Is the Nikkei's 12-year death march finally over? Japan's key stock index shot up nearly 6% on Mar. 4 and is now trading at seven-month highs, following big gains on Wall Street amid hopes that a full-fledged recovery is under way stateside. A big bounceback in the U.S. would certainly lift Japan's export sector, which accounts for 10% of gross domestic product.
But is the Nikkei's rally really signaling a broad recovery in Japan? Dream on. This bull market has an artificial, engineered feel to it. For starters, the government has just imposed tougher compliance measures and higher margin requirements on the short-selling of Japanese equities. As much as a quarter of trades in recent months have been short sales and margin sales. But the crackdown--justified or not--has sent the shorts scurrying for cover.
Dampening short trades, naturally, has removed some downward pressure on the Nikkei. The market is getting other quick pick-me-ups. Bank stocks have rebounded thanks to talk of another round of government capital injections--but that's hardly a long-term bullish indicator.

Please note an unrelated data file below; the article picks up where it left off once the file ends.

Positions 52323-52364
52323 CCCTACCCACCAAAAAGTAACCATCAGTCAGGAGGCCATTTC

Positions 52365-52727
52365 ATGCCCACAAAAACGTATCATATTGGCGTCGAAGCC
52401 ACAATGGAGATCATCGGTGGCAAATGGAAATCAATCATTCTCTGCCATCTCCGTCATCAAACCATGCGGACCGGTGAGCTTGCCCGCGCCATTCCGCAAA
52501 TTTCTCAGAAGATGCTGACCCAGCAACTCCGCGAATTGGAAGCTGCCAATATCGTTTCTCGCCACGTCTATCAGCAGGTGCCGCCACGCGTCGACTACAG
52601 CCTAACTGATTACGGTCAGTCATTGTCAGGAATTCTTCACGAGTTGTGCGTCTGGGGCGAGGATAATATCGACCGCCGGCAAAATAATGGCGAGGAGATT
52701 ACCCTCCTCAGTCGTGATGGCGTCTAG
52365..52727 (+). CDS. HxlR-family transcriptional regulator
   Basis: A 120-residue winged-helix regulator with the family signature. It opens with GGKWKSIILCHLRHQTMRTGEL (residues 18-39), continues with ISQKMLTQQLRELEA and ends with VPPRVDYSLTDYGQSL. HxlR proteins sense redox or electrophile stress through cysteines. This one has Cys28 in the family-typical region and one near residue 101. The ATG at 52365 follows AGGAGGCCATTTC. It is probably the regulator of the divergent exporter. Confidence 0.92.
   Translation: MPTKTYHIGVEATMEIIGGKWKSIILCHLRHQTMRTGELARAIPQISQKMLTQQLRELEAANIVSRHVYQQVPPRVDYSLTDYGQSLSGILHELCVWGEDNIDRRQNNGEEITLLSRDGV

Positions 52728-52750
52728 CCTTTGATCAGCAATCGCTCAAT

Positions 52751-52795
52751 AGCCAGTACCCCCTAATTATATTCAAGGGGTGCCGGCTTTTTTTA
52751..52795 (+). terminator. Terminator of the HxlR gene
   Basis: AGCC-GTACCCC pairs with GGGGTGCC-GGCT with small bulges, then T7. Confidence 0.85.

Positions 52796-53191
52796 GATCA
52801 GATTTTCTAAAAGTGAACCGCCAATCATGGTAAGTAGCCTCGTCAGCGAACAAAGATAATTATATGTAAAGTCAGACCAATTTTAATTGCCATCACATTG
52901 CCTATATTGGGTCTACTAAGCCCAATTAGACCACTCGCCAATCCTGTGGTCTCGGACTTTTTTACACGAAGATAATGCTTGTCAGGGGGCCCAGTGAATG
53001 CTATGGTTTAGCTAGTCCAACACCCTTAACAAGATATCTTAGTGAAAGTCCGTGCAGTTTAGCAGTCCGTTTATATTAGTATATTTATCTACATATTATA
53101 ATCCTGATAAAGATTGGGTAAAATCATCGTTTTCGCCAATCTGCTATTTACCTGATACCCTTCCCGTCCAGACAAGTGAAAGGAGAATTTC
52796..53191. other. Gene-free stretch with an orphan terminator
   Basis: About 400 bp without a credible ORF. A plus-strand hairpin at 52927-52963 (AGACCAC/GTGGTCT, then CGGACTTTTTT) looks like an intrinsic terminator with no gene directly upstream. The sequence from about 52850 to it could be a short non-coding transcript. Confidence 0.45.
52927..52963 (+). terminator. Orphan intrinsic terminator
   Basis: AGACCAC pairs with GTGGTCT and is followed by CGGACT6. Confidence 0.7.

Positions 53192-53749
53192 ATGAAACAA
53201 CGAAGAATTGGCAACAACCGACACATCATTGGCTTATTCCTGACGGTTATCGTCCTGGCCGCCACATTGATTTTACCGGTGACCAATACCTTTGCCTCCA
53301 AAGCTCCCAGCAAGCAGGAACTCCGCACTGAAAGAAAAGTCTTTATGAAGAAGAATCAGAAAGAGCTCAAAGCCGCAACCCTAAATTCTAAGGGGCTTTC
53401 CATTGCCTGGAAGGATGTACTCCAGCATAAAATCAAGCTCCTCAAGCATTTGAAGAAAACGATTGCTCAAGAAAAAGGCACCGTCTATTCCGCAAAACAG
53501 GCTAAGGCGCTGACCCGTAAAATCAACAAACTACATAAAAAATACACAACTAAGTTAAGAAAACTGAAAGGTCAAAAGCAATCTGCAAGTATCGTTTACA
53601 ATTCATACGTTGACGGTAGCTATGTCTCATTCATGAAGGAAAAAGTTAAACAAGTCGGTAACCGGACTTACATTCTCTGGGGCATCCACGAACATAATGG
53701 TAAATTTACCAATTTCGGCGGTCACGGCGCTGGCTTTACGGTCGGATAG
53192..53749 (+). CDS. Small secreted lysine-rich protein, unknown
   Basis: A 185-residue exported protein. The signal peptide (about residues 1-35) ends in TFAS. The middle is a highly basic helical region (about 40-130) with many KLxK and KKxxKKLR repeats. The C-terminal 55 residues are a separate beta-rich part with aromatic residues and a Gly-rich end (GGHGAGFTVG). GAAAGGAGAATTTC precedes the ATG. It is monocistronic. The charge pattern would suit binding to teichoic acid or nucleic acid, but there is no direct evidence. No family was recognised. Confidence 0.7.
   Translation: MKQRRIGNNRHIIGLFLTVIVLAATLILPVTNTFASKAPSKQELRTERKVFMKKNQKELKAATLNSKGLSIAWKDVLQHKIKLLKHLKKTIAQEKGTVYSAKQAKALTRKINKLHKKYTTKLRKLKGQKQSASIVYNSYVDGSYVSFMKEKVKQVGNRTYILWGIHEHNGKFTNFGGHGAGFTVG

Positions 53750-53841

There is also evidence that the big Japanese trust banks, which manage pension funds, have been encouraged by the government to buy stocks and goose the Nikkei before the end of March, when the fiscal year ends. That will help commercial banks avoid big valuation losses on their stock portfolios, losses they would have to report on Mar. 31. Can't let that happen.
Of course, the biggest reason to be skeptical of this Nikkei rally is that the economy stinks. Japan's deep deflation, lousy corporate earnings, and anemic consumer spending outweigh the brighter outlook on exports. On Mar. 10, the government is expected to report that fourth-quarter gross domestic product fell 3% to 4% on an annual basis. HSBC Holdings PLC (HBC ) senior economist Peter Morgan says, as a result, he will probably lower his 2002 forecast from negative 1.1% to negative 1.5%.
By Brian Bremner in Tokyo